"I can safely say that before I left for San Francisco, I had learned of the intention of Hitler to destroy incurable patients - not just incurable mental diseases - in the event of a war. As a motive, he said that they were unnecessary eaters." - Fritz Wiedemann, Nazi Party Adjutant to Adolf Hitler until January 19, 1939.


Hitler on Obersalzberg (undated)

"I am firmly convinced that neither England nor France will enter into a general war." - Adolf Hitler before his army generals on Obersalzberg, August 13, 1939.


Albert Speer and Adolf Hitler, 1938

"Throughout the war, Adolf Hitler never visited a bombed city." - Albert Speer, Reich Minister of Armaments and War Production.


Adolf Hitler

"I know that many perceived that Hitler had changed after Stalingrad. I didn't see it that way." - Rochus Misch, sergeant in the SS Escort Command of the Führer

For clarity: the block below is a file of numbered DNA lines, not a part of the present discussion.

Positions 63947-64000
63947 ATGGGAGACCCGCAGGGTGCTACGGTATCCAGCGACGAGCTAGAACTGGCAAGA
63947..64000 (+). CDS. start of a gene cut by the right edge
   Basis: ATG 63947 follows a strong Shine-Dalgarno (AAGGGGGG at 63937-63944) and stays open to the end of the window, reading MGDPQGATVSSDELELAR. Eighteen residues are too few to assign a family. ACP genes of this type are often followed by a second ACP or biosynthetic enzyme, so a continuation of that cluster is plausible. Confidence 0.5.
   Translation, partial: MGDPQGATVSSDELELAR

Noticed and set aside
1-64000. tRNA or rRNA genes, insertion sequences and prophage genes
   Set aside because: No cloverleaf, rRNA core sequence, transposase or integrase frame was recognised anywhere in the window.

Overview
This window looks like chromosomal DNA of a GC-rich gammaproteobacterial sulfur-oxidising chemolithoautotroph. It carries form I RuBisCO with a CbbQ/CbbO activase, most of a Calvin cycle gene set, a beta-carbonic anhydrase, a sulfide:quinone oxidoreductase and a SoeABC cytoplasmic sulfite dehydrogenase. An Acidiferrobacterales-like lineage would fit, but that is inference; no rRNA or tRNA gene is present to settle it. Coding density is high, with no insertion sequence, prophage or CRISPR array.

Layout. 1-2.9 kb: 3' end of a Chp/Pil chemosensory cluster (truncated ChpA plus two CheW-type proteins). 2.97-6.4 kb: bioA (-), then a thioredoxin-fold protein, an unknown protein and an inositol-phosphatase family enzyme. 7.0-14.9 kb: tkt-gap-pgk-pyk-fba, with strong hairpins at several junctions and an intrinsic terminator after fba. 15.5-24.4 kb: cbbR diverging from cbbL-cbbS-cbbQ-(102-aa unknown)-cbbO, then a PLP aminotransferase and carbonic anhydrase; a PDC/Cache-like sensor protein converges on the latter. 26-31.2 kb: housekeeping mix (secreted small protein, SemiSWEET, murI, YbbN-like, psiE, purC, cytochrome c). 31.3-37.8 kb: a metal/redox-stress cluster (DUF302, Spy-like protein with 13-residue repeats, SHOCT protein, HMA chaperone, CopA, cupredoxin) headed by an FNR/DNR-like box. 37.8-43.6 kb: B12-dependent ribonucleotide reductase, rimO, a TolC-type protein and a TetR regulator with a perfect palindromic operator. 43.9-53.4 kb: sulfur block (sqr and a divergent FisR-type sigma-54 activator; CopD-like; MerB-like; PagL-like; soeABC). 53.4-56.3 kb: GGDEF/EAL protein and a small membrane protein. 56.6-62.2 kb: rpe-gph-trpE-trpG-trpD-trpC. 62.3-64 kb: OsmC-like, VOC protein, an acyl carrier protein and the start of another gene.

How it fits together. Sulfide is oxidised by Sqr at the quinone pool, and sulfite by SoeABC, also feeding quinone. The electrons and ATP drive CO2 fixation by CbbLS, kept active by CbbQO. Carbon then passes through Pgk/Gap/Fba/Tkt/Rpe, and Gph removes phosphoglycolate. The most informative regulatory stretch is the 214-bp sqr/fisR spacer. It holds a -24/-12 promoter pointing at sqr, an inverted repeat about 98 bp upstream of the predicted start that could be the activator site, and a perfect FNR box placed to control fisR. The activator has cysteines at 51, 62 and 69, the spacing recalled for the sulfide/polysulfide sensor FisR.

Hitler after the failed assassination attempt in the Wolf's Lair, 1944

"There I saw Hitler, who looked questioningly at my distraught expression. He quietly said, 'Linge, someone has tried to kill me.'" Heinz Linge, Adolf Hitler's valet.


Adolf Hitler and Hermann Göring, 1944

"I know the war is lost. Their superiority is clear. I'd like to shoot myself in the head now. [But] we do not give up. Never. We can go down. But we will take a world with us." - Hitler at the end of December 1944 to his adjutant Nicolaus von Below.


Newspapers report death of Hitler, 1945

"One feels Hitler's death is just rather pointless now. He should have died some time ago. I wonder how many people comfort themselves with thinking he's frizzling." - Naomi Mitchison, Scottish writer

Endless books, films and TV series have traced the life of Hitler. But filmmaker Hermann Pölking shines a new spotlight on the dictator via the frank testimony of Hitler's contemporaries. Here's what some said.

"All his relatives considered him to be a no-hoper who shied away from all hard work," said boyhood friend August Kubizek of Adolf Hitler. "He was the darling of his mother and adored her the same," commented Hitler's Jewish family doctor. "If Adolf wanted something, he got it - mostly at the expense of others," noted sister Paula Wolf.